MANGA REVIEW | The Consequences of a Loveless Life in "Apollo’s Song"
When people call Osamu Tezuka the God of Manga, it’s not just a clever nickname. In actuality, the man behind Astro Boy and Dororo was responsible for the creation of all kinds of genres and sub-genres in the medium. On top of that, Tezuka could write for any kind of audience, even grown-ups. In a time when comics and manga for adults were either pornographic or violent for the sake of violent, his Apollo’s Song was considered a breath of fresh air.
Originally released in 1970, Apollo’s Song follows a troubled teen named Shogo Chikaishi. Brought to an asylum for murdering & torturing animals, Shogo reveals to the head doctor that he’s never felt or experienced love in his entire life. After being jolted with some electro-shock therapy, Shogo wakes up in a strange Greek temple. There the goddess Aphrodite warns Shogo that he’ll be subjected to all sorts of love and tragedy, with he or his partner dying each time.
What follows is a foray of past, present, and future lives that Shogo experiences. From being a Nazi soldier falling in love with a Jewish woman to a dystopian world where a superhuman queen finds him of romantic interest, Shogo is put through Hell in order to realize the importance of love in his life. Even when Shogo escapes the asylum, a familiar face will appear and bring him back to some sort of humanistic senses. But the real question is, will Shogo truly feel love, or are the environments he’s in tricking him into thinking it?
That’s a thought that crossed my mind a lot while reading Apollo’s Song. Many of the instances that Shogo experiences are life-and-death scenarios. Whether it’s saving a Jewish woman from dying at a concentration camp or attempting to coexist with a shrewd woman on a not-quite-deserted island, the situations Shogo face are very extreme. As such, it’s not clear whether he begins speaking of love either genuinely or out of sheer guilt.
Perhaps that’s what Osamu Tezuka was aiming for in Apollo’s Song. The mere concepts of love and bonding are — in a word — strange. Why do us humans feel strongly for another person, and what makes said person the kind of being that wants to spend eternity with? As Tezuka showcases here, it’s all about the importance of experiencing life’s greatest highs and lows that measures the amount of love that one feels. And as Shogo goes through a terrible war, a island-turned-erupting volcano, and a dystopian future where humans are outnumbered by the super-powered Synthians, readers bear witness to how matters of the heart can be created via rough experiences.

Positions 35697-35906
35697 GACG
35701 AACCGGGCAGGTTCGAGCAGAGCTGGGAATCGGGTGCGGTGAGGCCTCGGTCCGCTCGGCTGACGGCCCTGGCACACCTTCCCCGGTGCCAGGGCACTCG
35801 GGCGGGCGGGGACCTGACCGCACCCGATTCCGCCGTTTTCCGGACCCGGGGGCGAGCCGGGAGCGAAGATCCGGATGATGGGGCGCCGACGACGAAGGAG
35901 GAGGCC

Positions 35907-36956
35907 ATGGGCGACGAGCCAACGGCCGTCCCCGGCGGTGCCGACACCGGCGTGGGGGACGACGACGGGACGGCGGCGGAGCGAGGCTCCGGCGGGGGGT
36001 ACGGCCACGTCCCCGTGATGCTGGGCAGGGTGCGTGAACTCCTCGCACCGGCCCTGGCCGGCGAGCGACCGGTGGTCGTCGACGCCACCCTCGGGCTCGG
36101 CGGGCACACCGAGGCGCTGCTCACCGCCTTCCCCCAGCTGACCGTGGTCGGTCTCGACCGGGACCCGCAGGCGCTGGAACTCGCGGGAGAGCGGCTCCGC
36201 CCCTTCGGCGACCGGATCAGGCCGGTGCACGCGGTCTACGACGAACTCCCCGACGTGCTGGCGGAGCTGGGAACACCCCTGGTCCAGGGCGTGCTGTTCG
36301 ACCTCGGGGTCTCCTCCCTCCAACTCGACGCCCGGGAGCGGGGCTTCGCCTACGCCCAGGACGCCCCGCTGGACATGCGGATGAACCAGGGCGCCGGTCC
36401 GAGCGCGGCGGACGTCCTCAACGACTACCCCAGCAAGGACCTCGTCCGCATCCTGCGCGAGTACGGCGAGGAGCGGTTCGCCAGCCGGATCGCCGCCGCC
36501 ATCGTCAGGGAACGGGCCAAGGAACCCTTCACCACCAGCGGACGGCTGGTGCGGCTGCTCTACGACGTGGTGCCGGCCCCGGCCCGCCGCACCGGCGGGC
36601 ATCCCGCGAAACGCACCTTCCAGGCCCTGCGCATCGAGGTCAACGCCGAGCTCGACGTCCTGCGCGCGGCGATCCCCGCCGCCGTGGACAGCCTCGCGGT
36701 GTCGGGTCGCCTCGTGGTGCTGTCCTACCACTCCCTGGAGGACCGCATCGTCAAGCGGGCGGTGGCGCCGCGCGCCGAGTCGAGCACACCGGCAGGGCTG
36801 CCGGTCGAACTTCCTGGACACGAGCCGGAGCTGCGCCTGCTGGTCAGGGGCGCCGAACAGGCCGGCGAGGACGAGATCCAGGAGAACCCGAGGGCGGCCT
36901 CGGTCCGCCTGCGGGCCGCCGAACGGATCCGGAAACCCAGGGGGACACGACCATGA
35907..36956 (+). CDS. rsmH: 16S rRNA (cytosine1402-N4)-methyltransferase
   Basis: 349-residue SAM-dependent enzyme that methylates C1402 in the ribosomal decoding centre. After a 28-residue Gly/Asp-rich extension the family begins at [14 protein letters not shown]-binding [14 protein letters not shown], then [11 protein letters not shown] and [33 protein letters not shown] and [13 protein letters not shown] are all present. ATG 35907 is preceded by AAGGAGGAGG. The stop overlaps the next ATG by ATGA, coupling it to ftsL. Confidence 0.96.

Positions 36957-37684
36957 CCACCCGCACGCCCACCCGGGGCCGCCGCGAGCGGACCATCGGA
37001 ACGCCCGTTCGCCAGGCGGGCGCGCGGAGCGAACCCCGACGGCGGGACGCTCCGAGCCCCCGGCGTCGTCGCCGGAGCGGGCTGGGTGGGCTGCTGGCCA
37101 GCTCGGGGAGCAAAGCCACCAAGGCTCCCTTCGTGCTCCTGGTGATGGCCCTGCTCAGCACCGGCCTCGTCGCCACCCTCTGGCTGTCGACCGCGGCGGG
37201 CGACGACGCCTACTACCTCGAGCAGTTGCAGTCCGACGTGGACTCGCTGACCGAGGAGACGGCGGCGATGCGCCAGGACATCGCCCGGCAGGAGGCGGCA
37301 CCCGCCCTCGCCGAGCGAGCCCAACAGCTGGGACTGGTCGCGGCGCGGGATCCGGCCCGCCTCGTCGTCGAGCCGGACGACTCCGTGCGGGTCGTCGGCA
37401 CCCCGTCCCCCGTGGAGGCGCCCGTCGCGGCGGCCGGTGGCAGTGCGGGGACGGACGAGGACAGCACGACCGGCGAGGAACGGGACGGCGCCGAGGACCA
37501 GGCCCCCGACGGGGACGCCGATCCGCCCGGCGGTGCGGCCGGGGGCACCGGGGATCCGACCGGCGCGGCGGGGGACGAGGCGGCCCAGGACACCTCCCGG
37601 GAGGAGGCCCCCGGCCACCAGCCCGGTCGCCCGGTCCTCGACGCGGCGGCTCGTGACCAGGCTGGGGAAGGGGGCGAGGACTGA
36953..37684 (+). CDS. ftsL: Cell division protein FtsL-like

Of course, the same can be said for the opposite. Watching Shogo’s past demonstrates why the teen feels no love at all. A horrible mother, a plethora of “papas”, and the world shoving the romantic feeling that he craves most could easily make a person remove all sense of love and care from their essence. It’s reigniting that feeling that winds up being a challenge, hence why Aphrodite puts Shogo through all of these instances. And as one story goes into another, more lightning bolts are jolted into his heart, slowly rejuvenating a feeling once feared dead inside of Shogo’s soul.
However, Apollo’s Song does come with some issues. Much of Shogo’s behavior — especially towards women — would be deemed sexist and inappropriate these days. While it’s easy to just call it a byproduct of its time, it doesn’t change the fact that much of what Shogo does is not only wrong, but kind of psychotic. His means of dominating Hiromi and all of the other women here might’ve been given a mere wag of the finger during this era, but by today’s standards, he’d forever be painted as a villain who has no way of finding redemption.
Then again, this could be why Aphrodite subjects Shogo through a never-ending loop of love and tragedy. She’s trying to show this person why even his most minor errors bring grave consequences. In Tezuka’s own way, Shogo’s story is a cautionary one that emphasizes the importance of love in a person’s life, be it the kind that’s given to or even received by. As such, it results in a tale that blends together the philosophical and psychological elements of love itself.
Apollo’s Song was revolutionary for its time, as it tackled taboos without fear. By today’s standards, Tezuka’s work is still great, but some parts certainly haven’t aged well. With that being said, from a historical point of view, Apollo’s Song is an important read, as it’s a moment in the comic book world where having “adult” stories didn’t just mean being vulgar, but rather complex with the subjects at hand. While there are plenty of manga that have come around and did it better, Apollo’s Song can say confidentially that it was the first to bring these taboos to light in an eye-opening and beautiful way.
Promotional consideration provided by Tomo Tran of Kodansha Manga